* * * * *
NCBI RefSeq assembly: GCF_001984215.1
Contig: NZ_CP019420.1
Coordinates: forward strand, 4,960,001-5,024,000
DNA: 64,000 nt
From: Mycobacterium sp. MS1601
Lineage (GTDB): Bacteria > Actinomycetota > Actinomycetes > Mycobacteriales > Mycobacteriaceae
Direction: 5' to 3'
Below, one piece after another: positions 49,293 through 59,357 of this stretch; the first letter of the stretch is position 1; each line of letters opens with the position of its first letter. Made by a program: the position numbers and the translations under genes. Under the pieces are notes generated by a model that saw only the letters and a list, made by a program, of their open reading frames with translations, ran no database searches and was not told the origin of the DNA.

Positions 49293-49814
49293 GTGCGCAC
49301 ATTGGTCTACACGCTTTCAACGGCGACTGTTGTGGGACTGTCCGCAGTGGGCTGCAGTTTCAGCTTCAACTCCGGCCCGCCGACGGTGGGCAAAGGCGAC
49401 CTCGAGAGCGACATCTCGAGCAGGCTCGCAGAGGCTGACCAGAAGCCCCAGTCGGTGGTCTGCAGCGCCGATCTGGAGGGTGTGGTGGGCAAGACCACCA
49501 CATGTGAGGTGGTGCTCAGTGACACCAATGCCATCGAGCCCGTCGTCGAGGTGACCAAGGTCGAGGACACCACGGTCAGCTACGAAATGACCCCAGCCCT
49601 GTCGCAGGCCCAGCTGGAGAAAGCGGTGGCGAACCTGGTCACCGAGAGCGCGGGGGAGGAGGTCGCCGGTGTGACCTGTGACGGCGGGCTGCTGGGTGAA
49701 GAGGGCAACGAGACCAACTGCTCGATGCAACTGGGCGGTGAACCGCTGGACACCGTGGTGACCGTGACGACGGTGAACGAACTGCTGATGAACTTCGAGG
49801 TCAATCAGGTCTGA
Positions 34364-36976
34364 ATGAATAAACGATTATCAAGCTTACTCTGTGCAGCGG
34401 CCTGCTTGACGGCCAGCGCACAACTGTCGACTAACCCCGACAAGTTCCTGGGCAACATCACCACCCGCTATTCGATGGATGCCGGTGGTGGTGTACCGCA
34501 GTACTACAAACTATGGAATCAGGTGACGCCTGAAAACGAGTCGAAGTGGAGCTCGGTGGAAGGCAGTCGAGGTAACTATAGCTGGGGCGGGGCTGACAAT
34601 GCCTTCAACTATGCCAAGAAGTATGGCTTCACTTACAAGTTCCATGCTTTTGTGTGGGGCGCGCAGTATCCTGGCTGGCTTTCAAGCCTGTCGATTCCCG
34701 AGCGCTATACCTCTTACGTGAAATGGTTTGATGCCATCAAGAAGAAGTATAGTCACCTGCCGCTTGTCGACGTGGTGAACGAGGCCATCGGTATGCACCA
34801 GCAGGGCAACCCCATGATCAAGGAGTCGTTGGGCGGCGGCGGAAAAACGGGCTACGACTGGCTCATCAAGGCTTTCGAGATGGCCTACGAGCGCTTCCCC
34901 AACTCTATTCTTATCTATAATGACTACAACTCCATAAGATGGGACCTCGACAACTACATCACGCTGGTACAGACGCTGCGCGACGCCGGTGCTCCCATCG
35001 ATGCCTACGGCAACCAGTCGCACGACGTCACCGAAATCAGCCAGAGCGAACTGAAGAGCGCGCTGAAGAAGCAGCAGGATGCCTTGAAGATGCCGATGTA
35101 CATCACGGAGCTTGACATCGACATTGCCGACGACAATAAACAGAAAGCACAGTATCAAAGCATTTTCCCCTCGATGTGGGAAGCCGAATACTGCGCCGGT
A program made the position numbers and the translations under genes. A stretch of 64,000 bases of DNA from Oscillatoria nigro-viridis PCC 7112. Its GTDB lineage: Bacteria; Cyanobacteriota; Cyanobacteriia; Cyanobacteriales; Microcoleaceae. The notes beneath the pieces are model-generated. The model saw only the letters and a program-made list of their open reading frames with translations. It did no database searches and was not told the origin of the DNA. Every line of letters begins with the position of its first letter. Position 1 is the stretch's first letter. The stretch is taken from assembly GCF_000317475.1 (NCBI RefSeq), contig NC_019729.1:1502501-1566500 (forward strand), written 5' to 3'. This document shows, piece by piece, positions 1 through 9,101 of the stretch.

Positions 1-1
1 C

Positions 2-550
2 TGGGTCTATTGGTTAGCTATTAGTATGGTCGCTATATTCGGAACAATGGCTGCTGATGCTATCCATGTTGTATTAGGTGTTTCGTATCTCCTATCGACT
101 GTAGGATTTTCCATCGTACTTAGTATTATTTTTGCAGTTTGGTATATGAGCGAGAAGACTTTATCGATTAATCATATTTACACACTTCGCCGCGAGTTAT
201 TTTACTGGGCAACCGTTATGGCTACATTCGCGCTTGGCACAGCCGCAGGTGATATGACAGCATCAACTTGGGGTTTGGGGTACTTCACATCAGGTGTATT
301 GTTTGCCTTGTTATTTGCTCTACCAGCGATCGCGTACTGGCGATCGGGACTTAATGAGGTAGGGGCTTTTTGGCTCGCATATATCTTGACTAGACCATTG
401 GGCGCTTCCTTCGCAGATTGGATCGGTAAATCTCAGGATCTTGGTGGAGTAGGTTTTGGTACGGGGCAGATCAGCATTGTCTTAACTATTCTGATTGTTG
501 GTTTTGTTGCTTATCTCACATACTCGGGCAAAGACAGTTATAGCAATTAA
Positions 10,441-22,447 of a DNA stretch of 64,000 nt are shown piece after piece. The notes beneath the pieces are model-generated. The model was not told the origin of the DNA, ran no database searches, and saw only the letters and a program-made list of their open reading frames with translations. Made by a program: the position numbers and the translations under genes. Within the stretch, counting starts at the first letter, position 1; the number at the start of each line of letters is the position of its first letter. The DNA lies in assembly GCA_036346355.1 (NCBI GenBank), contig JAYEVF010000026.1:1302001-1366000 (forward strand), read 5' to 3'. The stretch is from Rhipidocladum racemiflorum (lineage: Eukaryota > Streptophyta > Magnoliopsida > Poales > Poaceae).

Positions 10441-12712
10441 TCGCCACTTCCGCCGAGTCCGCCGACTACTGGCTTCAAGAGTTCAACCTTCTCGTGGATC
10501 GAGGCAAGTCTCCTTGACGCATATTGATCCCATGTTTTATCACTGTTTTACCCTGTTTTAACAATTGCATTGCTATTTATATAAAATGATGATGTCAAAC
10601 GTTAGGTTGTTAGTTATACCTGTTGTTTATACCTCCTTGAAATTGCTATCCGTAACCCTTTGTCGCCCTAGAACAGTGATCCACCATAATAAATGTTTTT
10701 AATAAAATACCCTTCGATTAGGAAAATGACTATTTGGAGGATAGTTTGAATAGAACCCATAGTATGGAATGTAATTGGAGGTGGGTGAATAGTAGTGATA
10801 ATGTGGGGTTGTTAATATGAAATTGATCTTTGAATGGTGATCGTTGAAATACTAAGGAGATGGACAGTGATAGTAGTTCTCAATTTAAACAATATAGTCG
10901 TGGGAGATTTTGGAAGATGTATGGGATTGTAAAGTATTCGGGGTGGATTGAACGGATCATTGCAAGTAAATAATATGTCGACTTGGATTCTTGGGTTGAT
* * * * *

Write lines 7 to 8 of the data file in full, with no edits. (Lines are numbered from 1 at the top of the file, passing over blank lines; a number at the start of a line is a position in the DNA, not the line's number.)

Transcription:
Direction: 5' to 3'
Below, one piece after another: positions 49,293 through 59,357 of this stretch; the first letter of the stretch is position 1; each line of letters opens with the position of its first letter. Made by a program: the position numbers and the translations under genes. Under the pieces are notes generated by a model that saw only the letters and a list, made by a program, of their open reading frames with translations, ran no database searches and was not told the origin of the DNA.